Even as a person who has read up a lot on The Troubles, it’s an impossible task to explain it to someone without getting lost in its own semantics. Is it politics, is it a completely secular issue, or is it perhaps civil rights? Director Kenneth Branagh’s choice of filming his semi-autobiographical film Belfast in black and white was a deliberate choice, as the issue will forever swim through an ocean of grey. 

Instead, Branagh focuses his efforts on a singular character, Buddy (a brilliant Jude Hill). The perspective of Buddy allows us to momentarily forget about the violence and chaos that occurs in the film. Unlike The Troubles, Buddy sees life through right and wrong, black and white. Too young, and too naive to fully comprehend why his parents have an urgency to leave home, Buddy remains defiant with the idea of leaving Belfast.

He is known and adored by everyone in his block. His Grandparents offer wisdom and banter. Through the eyes of Buddy, we are allowed to look past the semantics, because it simply does not matter. Instead, we see good people who are Catholic, bad people who are Protestant. Protestants with Catholic names, and Catholics with Protestant names. To Buddy, it doesn’t matter which way you worship Christ, but if you’re good you’re good. If you’re bad, you’re bad.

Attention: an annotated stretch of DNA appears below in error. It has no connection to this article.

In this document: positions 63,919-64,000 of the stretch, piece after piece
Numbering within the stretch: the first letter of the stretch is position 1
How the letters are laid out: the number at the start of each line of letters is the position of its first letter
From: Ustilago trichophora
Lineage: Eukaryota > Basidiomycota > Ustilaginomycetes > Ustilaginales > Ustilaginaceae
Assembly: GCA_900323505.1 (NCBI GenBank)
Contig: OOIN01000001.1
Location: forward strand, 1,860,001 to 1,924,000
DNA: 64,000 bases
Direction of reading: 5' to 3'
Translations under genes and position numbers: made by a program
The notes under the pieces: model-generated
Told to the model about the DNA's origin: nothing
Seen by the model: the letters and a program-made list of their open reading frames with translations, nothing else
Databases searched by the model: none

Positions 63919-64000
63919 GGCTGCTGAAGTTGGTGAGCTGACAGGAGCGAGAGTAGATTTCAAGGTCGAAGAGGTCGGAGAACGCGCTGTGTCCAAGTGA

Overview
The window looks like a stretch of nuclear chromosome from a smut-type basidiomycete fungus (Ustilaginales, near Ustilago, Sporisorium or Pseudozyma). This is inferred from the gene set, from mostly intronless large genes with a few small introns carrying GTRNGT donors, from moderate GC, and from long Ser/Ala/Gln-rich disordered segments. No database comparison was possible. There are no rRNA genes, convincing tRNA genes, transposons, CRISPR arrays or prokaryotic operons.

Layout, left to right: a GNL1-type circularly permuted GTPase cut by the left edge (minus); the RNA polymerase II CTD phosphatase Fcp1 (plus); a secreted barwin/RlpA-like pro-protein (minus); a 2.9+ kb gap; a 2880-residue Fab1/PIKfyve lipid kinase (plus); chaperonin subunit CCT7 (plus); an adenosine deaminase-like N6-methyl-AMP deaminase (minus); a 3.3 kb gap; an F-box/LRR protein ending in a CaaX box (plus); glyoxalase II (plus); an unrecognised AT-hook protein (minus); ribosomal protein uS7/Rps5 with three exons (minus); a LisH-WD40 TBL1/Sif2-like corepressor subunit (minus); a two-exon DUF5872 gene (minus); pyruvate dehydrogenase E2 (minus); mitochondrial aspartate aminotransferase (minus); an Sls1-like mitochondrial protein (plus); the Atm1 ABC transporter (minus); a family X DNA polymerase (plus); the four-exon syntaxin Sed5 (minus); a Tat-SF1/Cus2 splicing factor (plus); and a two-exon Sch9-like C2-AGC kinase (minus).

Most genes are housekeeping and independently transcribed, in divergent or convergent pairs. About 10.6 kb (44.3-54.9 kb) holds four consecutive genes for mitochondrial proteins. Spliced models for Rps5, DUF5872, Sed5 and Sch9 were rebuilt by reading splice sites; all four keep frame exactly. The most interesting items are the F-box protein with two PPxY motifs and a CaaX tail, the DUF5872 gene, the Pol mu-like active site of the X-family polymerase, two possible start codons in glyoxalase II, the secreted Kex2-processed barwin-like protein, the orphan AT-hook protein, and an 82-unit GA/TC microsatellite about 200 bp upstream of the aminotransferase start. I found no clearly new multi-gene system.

Nostalgia is a tool that refines the past, and Branagh refines him by not identifying it with the traumatic parts. Instead, he focuses on what made his past memorable- His caring Ma (Catriona Balfe), his dutiful Da (Jamie Dornan), his wise Granny (Judi Dench), and his cheeky Pop (Ciaran Hinds). Buddy’s orbit, his family, dilutes the trauma for him. If playing on the streets with friends, doing maths with Pop, and watching The Man Who Shot Liberty Valance with his brother, is all he remembers of Belfast before leaving, why question it? Branagh chronicles a part of his life where purity outweighs ignorance, kindness outshines ruthlessness, and family triumphs over reality. 

The violence and history of Belfast is just a backdrop that rightfully sits behind Branagh’s wistfulness. 

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